I wish to ask my hon. Friend two questions. First, he referred to the 1977 understanding between the leaders of the parties. That is clearly like the usual channels, and a matter for the Patronage Secretary. It does not have the force of law. The gossip of three worthy gentlemen is not the force of law.

Secondly, my hon. Friend made great play of saving lawyers' fees. Is this the first of a new series of Measures which the Synod is bringing forward to save us humble people in the pews from paying fees to lawyers when a new rector or vicar is appointed?

Sir William van Straubenzee

Yes, provided I survive, I shall bring in a further measure with further relief in that respect. We must see how we get on. I must be careful, because we have a long way to go yet.

My hon. Friend and I were in the House during the period in question. He may recollect, as I certainly do, that all three party leaders took the consultation exceedingly seriously. I cannot believe that a Conservative Member could contemplate that the Prime Minister, then the Leader of the Opposition, would agree to such a change without the most careful thought and widespread consultation, which she certainly undertook. I willingly concede that the same applied to the leaders of the other parties.

This is a constitutional matter, which was carefully and thoughtfully considered by the leaders involved. It is in operation, but it works only before either the present law or, if the House approves it, this change in the law, comes into effect.

My final duty is to call the House's attention to the fact that this was carefully debated. The voting figures in the General Synod are set out in the report. They are overwhelming and show that the small number who opposed the Measure did so because they thought it should go further.

I am grateful for the fact that at such a late hour the House has turned out in such large numbers to consider a matter which some, though none of us, may consider to be a matter of detail. It will be greatly appreciated by the Church of England. I hope that on hearing my advocacy the House will feel on consideration that it is a matter to which it can give its approval.

11.19 pm
Mr. J. Enoch Powell (South Down)

The Second Church Estates Commissioner said several times during his speech that there is plenty of time. To the scandal of the House, there is not. More than one third of the time which our Standing Orders allow for discussing this measure has already elapsed, for we have, in our unwisdom, decided to treat measures which are sent to us by another assembly for a single consideration as though they were Statutory Instruments made by virtue of Acts passed by this House and another place. So I shall be as brief as I can.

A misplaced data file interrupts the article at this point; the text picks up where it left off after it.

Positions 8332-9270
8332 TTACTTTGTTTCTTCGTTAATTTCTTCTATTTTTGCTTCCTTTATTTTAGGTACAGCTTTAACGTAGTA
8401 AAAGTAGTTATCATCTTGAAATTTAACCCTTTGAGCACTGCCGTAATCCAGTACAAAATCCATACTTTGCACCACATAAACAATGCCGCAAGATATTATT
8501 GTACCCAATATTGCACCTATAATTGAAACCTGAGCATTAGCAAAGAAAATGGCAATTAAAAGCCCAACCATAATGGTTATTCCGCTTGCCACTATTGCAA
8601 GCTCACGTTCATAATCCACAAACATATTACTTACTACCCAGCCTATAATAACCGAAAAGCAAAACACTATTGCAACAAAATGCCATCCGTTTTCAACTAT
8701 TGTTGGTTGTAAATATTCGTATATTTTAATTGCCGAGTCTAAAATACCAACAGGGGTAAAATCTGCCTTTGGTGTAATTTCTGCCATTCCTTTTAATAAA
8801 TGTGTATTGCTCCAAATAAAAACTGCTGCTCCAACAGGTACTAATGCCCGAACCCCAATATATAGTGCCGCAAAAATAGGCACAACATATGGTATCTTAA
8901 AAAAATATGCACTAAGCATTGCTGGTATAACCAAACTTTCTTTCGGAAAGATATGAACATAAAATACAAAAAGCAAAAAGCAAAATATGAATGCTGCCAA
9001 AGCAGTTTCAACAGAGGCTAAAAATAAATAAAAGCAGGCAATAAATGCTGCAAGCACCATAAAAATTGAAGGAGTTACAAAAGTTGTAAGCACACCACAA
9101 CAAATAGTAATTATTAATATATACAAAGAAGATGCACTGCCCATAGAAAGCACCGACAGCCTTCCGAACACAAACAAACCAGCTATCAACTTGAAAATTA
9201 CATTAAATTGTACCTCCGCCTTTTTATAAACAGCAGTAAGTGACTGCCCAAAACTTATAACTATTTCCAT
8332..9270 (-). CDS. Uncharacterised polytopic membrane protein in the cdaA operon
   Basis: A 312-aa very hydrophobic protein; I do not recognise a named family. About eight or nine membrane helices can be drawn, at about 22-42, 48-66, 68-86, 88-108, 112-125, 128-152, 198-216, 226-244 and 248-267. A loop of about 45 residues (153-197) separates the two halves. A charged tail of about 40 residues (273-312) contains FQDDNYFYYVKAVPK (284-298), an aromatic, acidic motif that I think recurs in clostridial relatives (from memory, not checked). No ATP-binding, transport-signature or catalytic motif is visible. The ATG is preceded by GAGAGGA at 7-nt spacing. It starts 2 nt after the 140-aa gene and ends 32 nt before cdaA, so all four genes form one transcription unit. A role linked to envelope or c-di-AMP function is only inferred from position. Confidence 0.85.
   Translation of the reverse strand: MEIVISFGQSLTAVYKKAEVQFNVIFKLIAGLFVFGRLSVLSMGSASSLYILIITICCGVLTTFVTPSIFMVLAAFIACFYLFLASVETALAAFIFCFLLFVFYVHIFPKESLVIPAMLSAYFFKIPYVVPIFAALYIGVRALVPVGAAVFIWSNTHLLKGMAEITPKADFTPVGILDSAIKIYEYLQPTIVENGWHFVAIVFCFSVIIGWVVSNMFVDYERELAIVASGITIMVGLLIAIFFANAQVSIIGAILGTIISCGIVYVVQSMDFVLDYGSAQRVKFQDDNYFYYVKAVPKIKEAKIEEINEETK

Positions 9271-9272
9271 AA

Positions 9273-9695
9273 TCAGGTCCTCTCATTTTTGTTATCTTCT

It can come as no surprise to the authors of this measure that it seems unlikely to be welcomed whole-heartedly by the House this evening. Both formally and informally, the strong objections of instinct and of reason which were felt to such a Measure were conveyed in time to those who framed and passed it. I am not the only person in the Chamber to whom this appears to be an act of wanton vandalism—an act which illustrates the gulf between the General Synod and the ordinary feelings of the general public, and the gulf between the bureaucracy of the Church and the nature and historical sense of the Church of England.

Since at least the early middle ages, bishops in the Catholic Church have been elected by the chapter, whether it be a monastic or a secular chapter, of the cathedral church from which they take their names: but of course their appointment has been of deep interest to the lay authority. The relationship between the two processes was, and in a sense still is, an unsolved dilemma—the claim of the Church to elect freely its own and the claim of the lay authority that those displeasing or resistant to it should not be placed in positions of prominence.

At the English Reformation we solved this problem in a typically English way that has proved satisfactory for close upon five centuries. It was to combine the two methods side by side—to combine the congé d'élire under the Great Seal with the Letters Missive prescribing the required name. If any hon. Member believes that I am unserious in describing that as a solution, I remind the House that the solution by the Church of England of a much deeper, more painful, and ultimately insoluble conflict, was resolved in the Elizabethan prayer book by putting the two alternative interpretations side by side.

This measure would destroy that. It would destroy that settlement, if one wishes so to call it. It would wipe the memory of it from our statute book and uproot it from the history of the Church of England. So we naturally turn—and we have cause to be specially grateful for the work of the Ecclesiastical Committee and the evidence which it has laid before the House — to the reasons advanced for it. The professor who is vice-chairman of the House of Laity said: I think quite seriously the Doctrine of the Holy Spirit receives more attention in the church now than perhaps it did in times past. That is remakable statement in the year 1984—is it not?—that the doctrine of the Holy Spirit is now taken more seriously than it has been at any time during the past four and a half centuries in the Church of England. The professor went on: I think people see this as offensive, frankly, that it should go on. I mean no jocularity, but for 450 years no transept has been struck by lightning during the continuance of a procedure whereby the Holy Spirit was invoked on the deliberations of dean and chapter who nevertheless had to obey the Letter Missive. I say that what is a ludicrous travesty is to pretend that after 450 years there is an illumination today which enables us to see absurdities where those who went before us saw only wisdom—a wisdom which is part of the wisdom which sustains the Church of England.